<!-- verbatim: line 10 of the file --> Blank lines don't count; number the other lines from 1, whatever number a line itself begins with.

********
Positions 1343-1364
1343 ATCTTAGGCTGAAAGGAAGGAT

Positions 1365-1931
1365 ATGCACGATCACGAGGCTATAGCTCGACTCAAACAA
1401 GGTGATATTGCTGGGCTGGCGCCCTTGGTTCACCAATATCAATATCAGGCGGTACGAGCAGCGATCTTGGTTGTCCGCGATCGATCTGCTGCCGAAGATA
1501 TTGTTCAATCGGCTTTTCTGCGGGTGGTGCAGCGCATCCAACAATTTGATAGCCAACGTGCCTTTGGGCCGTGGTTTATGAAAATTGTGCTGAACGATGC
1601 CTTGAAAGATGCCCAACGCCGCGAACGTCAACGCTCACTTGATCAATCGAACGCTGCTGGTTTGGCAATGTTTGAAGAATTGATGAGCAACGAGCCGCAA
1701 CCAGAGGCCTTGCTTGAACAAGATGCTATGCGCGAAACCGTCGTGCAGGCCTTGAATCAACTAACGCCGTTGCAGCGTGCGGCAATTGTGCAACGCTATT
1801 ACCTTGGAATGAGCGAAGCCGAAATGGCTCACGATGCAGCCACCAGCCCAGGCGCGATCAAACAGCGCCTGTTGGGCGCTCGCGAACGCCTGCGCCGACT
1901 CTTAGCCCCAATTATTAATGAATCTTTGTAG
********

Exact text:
1901 CTTAGCCCCAATTATTAATGAATCTTTGTAG